MENTOR - MENTOR. Expanding the world of quality mentoring. Accessed on October 7, 2016
NMRC-Mentoring - National Mentoring Resource Center (NMRC). Supporting youth mentoring practitioners across the country. Accessed on July 7, 2016
UWS-Mentoring program search - United We Serve (UWS). Find a mentoring opportunity through the Mentoring Connector: A national database of youth mentoring programs. Accessed on July 7, 2016
YG-Mentoring resources - Youth.gov (YG), Interagency Working Group on Youth Programs (IWGYP). Youth topic: Mentoring. Accessed on July 7, 2016

Citations - Description

Campbell-Wilson 2011 - Wilson SJ, Tanner-Smith EE, Lipsey MW, Steinka-Fry KT, Morrison J. Dropout prevention and intervention programs: Effects on school completion and dropout among school-aged children and youth: A systematic review. Campbell Systematic Reviews. 2011:8. Accessed on April 13, 2017
IES WWC-Dynarski 2008 - Dynarski M, Clarke L, Cobb B, et al. Dropout prevention: A practice guide. Washington, DC: National Center for Education Evaluation and Regional Assistance (NCEE), US Department of Education (US ED), Institute of Education Sciences (IES), What Works Clearinghouse (WWC); 2008. Accessed on July 7, 2016

Citations - Evidence

Campbell-Wilson 2011 - Wilson SJ, Tanner-Smith EE, Lipsey MW, Steinka-Fry KT, Morrison J. Dropout prevention and intervention programs: Effects on school completion and dropout among school-aged children and youth: A systematic review. Campbell Systematic Reviews. 2011:8. Accessed on April 13, 2017
CG-TFR Education - The Guide to Community Preventive Services (The Community Guide). Task Force Recommends (TFR) Education Programs to Promote Health Equity. Accessed on December 19, 2016
Child Trends-Lawner 2013 - Lawner EK, Beltz M, Moore KA. What works for mentoring programs: Lessons from experimental evaluations of programs and interventions. Bethesda, MD: Child Trends; 2013. Accessed on June 8, 2016
IES WWC-Dynarski 2008 - Dynarski M, Clarke L, Cobb B, et al. Dropout prevention: A practice guide. Washington, DC: National Center for Education Evaluation and Regional Assistance (NCEE), US Department of Education (US ED), Institute of Education Sciences (IES), What Works Clearinghouse (WWC); 2008. Accessed on July 7, 2016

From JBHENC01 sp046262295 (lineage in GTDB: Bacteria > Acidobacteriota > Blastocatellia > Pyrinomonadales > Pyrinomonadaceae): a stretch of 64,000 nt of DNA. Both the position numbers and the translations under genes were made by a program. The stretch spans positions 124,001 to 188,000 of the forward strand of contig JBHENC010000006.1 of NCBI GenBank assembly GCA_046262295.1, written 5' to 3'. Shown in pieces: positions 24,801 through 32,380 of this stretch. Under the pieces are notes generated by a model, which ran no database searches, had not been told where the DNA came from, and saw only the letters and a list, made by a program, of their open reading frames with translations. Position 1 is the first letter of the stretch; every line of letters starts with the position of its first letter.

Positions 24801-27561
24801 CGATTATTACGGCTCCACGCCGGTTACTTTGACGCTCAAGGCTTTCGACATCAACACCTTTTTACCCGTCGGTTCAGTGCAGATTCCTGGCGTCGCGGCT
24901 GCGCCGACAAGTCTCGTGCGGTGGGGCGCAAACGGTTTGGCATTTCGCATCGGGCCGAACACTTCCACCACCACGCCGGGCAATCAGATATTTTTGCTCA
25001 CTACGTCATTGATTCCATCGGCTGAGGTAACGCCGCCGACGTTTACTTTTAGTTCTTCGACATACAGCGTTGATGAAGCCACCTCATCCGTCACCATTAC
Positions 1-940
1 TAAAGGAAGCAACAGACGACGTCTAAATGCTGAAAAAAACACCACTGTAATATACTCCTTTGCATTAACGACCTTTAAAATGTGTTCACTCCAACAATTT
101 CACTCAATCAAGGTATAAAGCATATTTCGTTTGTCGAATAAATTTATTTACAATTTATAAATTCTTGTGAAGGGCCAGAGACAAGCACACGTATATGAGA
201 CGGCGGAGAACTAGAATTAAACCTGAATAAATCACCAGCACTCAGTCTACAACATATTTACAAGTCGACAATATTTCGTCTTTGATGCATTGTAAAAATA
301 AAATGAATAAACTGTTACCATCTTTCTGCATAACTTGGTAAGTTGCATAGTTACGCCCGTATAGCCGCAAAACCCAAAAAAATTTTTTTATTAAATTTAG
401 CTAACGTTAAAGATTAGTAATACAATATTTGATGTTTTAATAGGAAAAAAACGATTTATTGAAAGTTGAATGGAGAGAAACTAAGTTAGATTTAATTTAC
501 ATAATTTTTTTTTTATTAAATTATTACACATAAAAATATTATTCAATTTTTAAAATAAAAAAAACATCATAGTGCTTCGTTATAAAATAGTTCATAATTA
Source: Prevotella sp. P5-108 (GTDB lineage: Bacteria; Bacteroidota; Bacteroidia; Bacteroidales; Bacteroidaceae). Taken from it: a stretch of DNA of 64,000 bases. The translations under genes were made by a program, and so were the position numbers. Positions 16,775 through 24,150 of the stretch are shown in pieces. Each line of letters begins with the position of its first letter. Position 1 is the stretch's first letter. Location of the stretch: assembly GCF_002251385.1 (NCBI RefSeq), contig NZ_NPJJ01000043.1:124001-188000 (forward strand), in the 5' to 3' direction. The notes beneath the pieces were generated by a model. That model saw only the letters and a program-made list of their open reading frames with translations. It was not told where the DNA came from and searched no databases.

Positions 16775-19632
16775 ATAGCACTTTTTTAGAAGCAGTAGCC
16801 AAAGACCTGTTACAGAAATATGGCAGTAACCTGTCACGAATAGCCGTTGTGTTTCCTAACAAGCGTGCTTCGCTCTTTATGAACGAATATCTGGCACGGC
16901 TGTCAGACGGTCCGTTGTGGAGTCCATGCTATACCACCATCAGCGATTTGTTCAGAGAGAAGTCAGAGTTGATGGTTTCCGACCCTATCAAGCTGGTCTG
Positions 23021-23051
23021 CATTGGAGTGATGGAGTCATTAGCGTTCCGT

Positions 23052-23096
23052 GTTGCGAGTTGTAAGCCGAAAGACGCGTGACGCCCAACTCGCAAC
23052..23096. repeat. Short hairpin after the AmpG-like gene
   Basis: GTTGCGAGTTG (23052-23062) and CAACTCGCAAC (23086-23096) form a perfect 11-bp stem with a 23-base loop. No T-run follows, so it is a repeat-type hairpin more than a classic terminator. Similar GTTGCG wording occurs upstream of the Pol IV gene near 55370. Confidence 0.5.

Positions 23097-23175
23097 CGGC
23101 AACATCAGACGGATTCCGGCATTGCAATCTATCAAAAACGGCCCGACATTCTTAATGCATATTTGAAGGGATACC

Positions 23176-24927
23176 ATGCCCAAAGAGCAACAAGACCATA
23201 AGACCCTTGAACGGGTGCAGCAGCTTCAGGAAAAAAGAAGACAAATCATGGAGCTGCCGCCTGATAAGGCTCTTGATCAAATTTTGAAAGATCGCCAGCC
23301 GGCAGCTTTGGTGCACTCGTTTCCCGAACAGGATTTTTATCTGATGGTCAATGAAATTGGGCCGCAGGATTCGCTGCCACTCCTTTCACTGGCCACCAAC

Lindsay 2016* - Lindsay S, Hartman LR, Fellin M. A systematic review of mentorship programs to facilitate transition to post-secondary education and employment for youth and young adults with disabilities. Disability and Rehabilitation. 2016;38(14):1329–1349. Accessed on July 7, 2016
MDRC-Bayer 2013 - Bayer A, Grossman JB, DuBois DL. School-based mentoring programs: Using volunteers to improve the academic outcomes of underserved students. Manpower Demonstration Research Corporation (MDRC). 2013. Accessed on July 7, 2016
SPTW - Social Programs That Work (SPTW). Full list of programs. Accessed on April 19, 2017

Citations - Implementation

CGA OLR-Dwyer 2013 - Dwyer K. Youth mentoring programs in other states. Connecticut General Assembly (CGA), Office of Legislative Research (OLR), OLR Research Report 2013-R-0459. 2013. Accessed on July 7, 2016
Check and Connect - University of Minnesota. Check & connect: A comprehensive student engagement intervention. Accessed on February 16, 2017
CNCS-Mentoring month - Corporation for National & Community Service (CNCS). National mentoring month. Accessed on July 7, 2016
Mentoring USA-Locations - Mentoring USA. Where are we? Accessed on July 7, 2016

Page Last Updated

July 13, 2016